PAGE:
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Thread: how to mount harddisks on systemstart

  1. #1
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    how to mount harddisks on systemstart

    Hi,

    how do i mount a harddisk on systemstart?

    i tried tu use the /etc/fstab file for this and added a line just after the /-mounting
    Code:
    /dev/hdb1/ /test ext2 defaults,users 0 0
    the directiry test does exist and the harddisk is ext2 formated

    but nothing happens on reboot ...

    when use the command
    Code:
    mount /test
    after login then everything works but that can't be correct, can it?

    i hope you can help me ...

    P.S. i'm a linux newbie *smile*

  2. #2
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    magicoizo,

    Hmmmmm, the line looks good, only thing, and I can't be sure if this changes anything, or if it needs to be there, but, you might add exec ???

    like this:

    Code:
    /dev/hdb1/ /test ext2 defaults,users,exec 0 0
    I can't see why your drive isn't just auto-mounting when you login??? Have you had a look near the top of the output of dmesg ???? (possibly a more descriptive error of why it can't mount the drive???)

    Look to see if during your root file system mounting and swap partition, if it says something about your hdb device.... Only thought I can think of...

    Hope this helps,
    Ms. Cuddles

  3. #3
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    Try this:

    /dev/hdb1 /test ext2, users, auto 0 0

    Then reboot.

    Note the auto flag and the lack of a slash after the drive.

    Formatting as Ext3 might save you some pain later!

  4. #4
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    O M G

    I didn't even "see" that slash, sheesh, I can be so dense sometimes. (I even typed the slash on my reply!)

    Thanks Fingers99 for "seeing" that little detail, and I agree on the ext3 file system, as well... Saved my rear a few times, having it, thats for sure!

    Background: Ext3 is the same as Ext2, except it has a "journaled" structure. If something, unforseen, happens, like a crash, or power-outage, fsck can "rebuild" better, what could have gone corrupt on you. Ext3 file system is kind of like using Windows' Microsoft Word, and it crashes on you, in the middle of a document edit. Word can use a form of "journaled" entry to rebuild the document, closer to its known contents, than without it.

    Hope this helps,
    Ms. Cuddles

  5. #5
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    hi guys,
    thx for your help.

    first of all, i tried to format the harddisks with ext3 but the program, which should help me to make the partitions could not format in ext3. Every try ended in an error ...
    how can i format them without this KDE-tool?

    the code was just /dev/hdb1, without the / it was just my mistake, sorry

  6. #6
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    Kool,

    For formatting, drop to a shell console, root, preferably, and do one of the mkfs commands...

    Not exactly sure on the spelling, maybe...

    mkext3fs - or mkfsext3 ???

    Got it...

    mkfs.ext3 - you can look at the man pages on what options you want to provide, but from just entering the command alone on the console, you only need to provide the [device], all the rest are non-required flags/switches/options....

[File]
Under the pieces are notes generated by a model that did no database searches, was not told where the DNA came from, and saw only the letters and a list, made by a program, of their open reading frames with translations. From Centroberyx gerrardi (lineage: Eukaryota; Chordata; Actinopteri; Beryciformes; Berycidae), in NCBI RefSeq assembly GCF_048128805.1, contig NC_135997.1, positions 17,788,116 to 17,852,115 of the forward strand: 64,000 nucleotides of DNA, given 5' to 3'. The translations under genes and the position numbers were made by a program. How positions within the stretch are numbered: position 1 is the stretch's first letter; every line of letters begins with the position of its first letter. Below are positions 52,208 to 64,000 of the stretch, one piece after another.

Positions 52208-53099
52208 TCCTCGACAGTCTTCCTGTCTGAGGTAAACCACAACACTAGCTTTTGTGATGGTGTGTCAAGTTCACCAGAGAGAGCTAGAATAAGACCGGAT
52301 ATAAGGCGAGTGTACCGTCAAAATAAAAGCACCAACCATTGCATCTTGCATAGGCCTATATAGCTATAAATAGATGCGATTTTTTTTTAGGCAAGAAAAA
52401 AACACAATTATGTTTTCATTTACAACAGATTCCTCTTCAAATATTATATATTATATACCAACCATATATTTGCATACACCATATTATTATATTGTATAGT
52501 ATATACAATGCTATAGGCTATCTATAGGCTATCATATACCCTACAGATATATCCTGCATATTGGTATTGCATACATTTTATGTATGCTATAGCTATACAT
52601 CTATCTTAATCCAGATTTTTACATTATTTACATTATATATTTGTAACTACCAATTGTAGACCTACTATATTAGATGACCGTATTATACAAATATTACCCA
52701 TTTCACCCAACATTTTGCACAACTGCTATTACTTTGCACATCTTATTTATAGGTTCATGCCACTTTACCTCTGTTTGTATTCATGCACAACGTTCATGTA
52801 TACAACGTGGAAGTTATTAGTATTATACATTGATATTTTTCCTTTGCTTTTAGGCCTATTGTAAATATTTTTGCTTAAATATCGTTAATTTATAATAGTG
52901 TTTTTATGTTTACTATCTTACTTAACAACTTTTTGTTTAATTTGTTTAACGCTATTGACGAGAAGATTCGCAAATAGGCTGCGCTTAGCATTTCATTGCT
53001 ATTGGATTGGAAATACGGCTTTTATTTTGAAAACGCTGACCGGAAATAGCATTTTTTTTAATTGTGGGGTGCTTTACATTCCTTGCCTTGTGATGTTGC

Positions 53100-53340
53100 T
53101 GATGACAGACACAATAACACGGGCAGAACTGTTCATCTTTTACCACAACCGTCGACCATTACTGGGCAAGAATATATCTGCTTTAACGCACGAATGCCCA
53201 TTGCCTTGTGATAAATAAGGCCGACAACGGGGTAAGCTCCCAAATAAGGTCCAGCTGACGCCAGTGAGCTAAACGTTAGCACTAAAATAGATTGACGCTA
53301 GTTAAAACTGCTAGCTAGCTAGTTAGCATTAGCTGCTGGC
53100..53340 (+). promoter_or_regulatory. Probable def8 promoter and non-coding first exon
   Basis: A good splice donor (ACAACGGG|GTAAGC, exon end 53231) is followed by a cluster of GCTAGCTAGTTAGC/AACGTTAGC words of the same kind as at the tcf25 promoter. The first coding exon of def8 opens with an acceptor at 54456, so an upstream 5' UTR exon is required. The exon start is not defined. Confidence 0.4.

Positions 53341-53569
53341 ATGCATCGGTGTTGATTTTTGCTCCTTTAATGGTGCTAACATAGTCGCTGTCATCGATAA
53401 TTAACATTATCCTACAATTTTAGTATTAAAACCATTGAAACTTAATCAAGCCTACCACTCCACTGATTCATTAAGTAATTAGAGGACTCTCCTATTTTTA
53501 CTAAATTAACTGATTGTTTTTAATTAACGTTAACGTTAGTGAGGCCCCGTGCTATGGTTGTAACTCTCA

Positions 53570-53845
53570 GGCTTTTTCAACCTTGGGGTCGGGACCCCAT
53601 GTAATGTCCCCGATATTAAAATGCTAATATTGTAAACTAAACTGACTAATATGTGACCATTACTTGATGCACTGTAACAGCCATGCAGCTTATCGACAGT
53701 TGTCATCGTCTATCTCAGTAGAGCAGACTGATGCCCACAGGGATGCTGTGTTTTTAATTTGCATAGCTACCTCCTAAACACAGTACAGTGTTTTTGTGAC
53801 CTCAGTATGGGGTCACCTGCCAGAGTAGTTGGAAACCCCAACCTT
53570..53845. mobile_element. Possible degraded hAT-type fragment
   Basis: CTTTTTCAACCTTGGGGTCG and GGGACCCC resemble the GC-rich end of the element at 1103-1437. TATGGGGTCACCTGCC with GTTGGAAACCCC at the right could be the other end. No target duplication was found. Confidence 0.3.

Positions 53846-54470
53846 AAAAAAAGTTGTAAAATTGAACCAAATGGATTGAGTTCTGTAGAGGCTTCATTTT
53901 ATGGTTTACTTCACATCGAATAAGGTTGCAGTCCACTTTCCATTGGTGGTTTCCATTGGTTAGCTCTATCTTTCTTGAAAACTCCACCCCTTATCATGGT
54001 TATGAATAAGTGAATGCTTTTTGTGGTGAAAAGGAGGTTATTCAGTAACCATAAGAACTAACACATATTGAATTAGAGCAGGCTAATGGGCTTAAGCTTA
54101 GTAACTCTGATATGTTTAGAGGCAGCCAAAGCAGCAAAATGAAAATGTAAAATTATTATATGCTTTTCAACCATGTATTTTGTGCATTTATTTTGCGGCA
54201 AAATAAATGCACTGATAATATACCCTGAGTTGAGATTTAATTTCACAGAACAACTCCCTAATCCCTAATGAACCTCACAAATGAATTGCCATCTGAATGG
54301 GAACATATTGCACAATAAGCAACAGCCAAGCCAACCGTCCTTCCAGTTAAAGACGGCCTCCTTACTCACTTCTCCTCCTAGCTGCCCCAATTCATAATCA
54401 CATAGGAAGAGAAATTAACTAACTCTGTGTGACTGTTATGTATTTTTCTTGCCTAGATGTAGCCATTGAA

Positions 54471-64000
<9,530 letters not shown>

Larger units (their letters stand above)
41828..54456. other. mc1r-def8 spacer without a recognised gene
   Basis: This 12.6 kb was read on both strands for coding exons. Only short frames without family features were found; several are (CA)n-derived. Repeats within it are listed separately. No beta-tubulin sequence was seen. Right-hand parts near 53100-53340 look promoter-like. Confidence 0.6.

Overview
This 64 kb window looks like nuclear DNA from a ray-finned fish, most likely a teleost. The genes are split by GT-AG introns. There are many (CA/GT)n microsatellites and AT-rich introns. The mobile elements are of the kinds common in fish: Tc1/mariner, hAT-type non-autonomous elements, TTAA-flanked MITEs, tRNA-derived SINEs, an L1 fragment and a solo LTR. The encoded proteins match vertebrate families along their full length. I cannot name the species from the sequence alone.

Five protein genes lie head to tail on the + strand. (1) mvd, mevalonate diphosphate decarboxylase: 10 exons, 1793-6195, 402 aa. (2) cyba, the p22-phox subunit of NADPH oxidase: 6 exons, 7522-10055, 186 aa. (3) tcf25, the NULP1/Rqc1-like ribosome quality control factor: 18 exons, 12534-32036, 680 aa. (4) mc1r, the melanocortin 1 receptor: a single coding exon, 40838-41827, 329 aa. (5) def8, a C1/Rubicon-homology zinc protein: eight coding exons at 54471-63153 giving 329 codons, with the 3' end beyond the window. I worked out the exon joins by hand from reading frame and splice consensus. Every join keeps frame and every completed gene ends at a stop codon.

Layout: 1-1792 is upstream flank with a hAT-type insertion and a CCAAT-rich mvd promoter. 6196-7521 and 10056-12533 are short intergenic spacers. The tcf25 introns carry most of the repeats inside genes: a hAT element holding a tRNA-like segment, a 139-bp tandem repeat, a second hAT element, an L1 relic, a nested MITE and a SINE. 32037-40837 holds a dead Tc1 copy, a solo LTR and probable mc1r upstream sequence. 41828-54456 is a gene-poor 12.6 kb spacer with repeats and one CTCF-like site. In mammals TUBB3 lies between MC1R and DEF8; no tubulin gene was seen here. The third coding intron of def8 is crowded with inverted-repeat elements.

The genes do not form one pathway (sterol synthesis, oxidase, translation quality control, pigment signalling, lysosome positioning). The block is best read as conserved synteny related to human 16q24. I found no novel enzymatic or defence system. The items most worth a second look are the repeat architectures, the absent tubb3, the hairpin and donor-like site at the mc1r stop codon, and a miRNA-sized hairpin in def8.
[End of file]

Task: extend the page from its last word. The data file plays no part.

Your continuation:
Hope this helps, and glad you got your auto-mounting working
    Ms. Cuddles

  7. #7
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    Quote Originally Posted by magicoizo
    hi guys,
    thx for your help.

    first of all, i tried to format the harddisks with ext3 but the program, which should help me to make the partitions could not format in ext3. Every try ended in an error ...
    how can i format them without this KDE-tool?

    the code was just /dev/hdb1, without the / it was just my mistake, sorry
    mke2fs /dev/hda2 creates an ext2 format
    mke2fs -j /dev/hda2 uses the journal that creates ext3
    tune2fs -j /dev/hda2 will convert an existing etx2 partition to ext3

    Funny, I had no idea there was a GUI for something as simple as formatting.

  8. #8
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    Quote Originally Posted by fingers99
    /dev/hdb1 /test ext2, users, auto 0 0
    The syntax is:
    Code:
    /dev/hdb1	/test	ext2	users,auto	0 0
    (no comma after ext2).

    cuddles suggested to add 'exec' to the options.
    man mount told me, that 'defaults' implies 'exec'.
    btw: exec permits execution of binaries and covers a totally different issue.

    Questions to fstab are often answered by man mount - yes, I know, it's about 100 pages long

  9. #9
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    Comment on ext2 vs ext3. I had several system total crashes (and thus became CrashedAgain) before switching to ext3 and none after. Save yourself some grief, make the switch. Crashes occurred during boot up, fsck would do a system check & say it had a bad superblock which I could never manage to 'repair'.

  10. #10
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    Hi!
    I think that magicoizo installed knoppix in HD with beginner option. I did the same and I have the same problem! I edit fstab, reboot, and have the original fstab!! I don't know what to do. I think begginer install mode creates a fstab every time I reboot. What do we can do?

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